Rocket science

Northrop Grumman has successfully hot-fire tested a new type of rocket engine specifically designed to use oxygen and methane propellants.


Northrop Grumman has successfully hot-fire tested a new type of rocket engine specifically designed to use oxygen and methane propellants that range from all-gas to all-liquid at the inlet to the thruster.


The 100lbf-thrust TR408 is a simple design that uses only two propellant valves, no moving parts other than valves, and contains a built-in spark igniter to initiate combustion of injected propellants. The reaction control engine operates under short pulse and steady-state modes.


The engine is unique in that it can fully vapourise both the oxidiser (liquid oxygen) and fuel (liquid methane) by passing these propellants through cooling passages located in the thrust chamber wall before injecting them into the chamber for combustion.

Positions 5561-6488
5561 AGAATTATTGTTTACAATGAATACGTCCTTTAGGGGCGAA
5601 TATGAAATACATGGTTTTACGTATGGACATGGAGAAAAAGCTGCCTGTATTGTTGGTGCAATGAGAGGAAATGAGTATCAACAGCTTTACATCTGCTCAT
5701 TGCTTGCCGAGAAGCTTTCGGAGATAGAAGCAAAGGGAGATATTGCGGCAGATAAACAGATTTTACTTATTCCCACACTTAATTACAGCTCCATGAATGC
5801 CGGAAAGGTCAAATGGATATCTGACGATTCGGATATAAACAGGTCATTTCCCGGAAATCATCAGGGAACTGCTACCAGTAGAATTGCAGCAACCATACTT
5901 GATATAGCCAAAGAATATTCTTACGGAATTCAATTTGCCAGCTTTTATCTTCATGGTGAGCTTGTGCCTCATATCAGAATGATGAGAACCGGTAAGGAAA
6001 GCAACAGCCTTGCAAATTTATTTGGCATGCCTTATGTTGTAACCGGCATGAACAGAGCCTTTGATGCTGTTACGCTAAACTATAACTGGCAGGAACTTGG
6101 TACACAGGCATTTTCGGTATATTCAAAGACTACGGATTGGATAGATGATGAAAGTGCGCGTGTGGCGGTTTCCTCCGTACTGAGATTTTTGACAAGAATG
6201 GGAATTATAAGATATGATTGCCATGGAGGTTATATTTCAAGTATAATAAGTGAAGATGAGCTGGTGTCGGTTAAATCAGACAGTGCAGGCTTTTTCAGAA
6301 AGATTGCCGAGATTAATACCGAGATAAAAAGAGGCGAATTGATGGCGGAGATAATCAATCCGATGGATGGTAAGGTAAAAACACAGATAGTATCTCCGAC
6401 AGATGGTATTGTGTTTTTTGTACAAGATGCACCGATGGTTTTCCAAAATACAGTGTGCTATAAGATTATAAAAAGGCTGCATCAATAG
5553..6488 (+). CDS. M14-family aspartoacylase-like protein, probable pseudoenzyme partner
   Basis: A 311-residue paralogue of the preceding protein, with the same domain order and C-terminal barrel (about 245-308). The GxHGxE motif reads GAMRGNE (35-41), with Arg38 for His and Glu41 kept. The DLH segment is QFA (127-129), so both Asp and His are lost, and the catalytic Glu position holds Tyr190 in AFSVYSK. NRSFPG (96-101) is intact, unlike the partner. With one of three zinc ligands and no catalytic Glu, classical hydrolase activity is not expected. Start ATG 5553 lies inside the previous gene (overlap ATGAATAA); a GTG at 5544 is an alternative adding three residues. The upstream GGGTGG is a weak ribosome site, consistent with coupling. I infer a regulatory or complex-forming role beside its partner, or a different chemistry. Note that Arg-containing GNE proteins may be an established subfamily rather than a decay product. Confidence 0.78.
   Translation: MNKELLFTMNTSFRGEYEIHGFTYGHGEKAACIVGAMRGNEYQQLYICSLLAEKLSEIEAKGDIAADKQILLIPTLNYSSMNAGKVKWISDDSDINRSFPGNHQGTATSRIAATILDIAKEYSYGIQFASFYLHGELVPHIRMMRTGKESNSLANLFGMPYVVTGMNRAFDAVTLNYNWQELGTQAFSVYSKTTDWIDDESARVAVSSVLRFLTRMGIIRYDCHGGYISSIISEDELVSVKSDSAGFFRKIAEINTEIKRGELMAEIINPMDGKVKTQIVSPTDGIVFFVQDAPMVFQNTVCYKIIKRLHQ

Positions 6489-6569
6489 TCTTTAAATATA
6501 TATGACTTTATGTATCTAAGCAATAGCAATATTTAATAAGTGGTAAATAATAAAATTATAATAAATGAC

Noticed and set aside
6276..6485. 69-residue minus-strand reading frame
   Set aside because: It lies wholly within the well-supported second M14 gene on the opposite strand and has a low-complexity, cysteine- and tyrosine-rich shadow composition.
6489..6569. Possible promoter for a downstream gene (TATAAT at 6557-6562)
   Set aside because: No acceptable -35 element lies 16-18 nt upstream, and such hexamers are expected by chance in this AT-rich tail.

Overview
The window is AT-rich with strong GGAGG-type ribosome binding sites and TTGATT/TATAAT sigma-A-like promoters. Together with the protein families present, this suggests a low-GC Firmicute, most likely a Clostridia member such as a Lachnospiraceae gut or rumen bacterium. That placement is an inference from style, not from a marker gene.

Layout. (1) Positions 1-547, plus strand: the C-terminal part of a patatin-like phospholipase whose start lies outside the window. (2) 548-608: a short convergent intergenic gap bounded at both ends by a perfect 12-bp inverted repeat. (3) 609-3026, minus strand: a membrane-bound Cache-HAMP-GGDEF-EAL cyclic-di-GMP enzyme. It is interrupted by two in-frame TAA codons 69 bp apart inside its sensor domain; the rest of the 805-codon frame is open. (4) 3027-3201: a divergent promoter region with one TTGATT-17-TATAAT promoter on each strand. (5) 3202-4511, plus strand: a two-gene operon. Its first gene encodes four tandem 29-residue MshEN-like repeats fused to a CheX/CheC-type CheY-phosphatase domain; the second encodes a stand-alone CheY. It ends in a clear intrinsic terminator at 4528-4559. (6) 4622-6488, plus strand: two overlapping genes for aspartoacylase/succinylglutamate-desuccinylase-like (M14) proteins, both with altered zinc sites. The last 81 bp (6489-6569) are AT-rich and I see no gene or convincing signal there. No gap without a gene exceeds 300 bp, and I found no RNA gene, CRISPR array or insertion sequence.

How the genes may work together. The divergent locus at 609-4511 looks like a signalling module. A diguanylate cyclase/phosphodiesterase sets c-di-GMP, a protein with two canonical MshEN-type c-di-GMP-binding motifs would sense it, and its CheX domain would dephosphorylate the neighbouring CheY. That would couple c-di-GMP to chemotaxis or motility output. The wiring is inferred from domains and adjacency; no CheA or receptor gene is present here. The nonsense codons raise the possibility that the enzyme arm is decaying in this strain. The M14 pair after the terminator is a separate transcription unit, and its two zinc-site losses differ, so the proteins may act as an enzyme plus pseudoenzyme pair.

If gaseous instead of cryogenic liquid propellants are fed to the engine, the gases still provide cooling and will enter the injector at a higher temperature.


Previous rocket engine designs using propellant to cool the chamber do not vapourise any of the propellant or may only vapourise one of the propellants, typically the fuel.


The ability to operate under a broad range of inlet conditions is critical for reducing the complexity and weight of cryogenic propulsion systems that perform random pulsing for attitude control.


The development of the new rocket engine was performed under contract to NASA’s Glenn Research Center on the Cryogenic Reaction Control Engine program, awarded to Northrop Grumman in February 2006.


Hot-fire testing under vacuum conditions was performed at Northrop Grumman’s Capistrano Test Site located in San Juan Capistrano, California.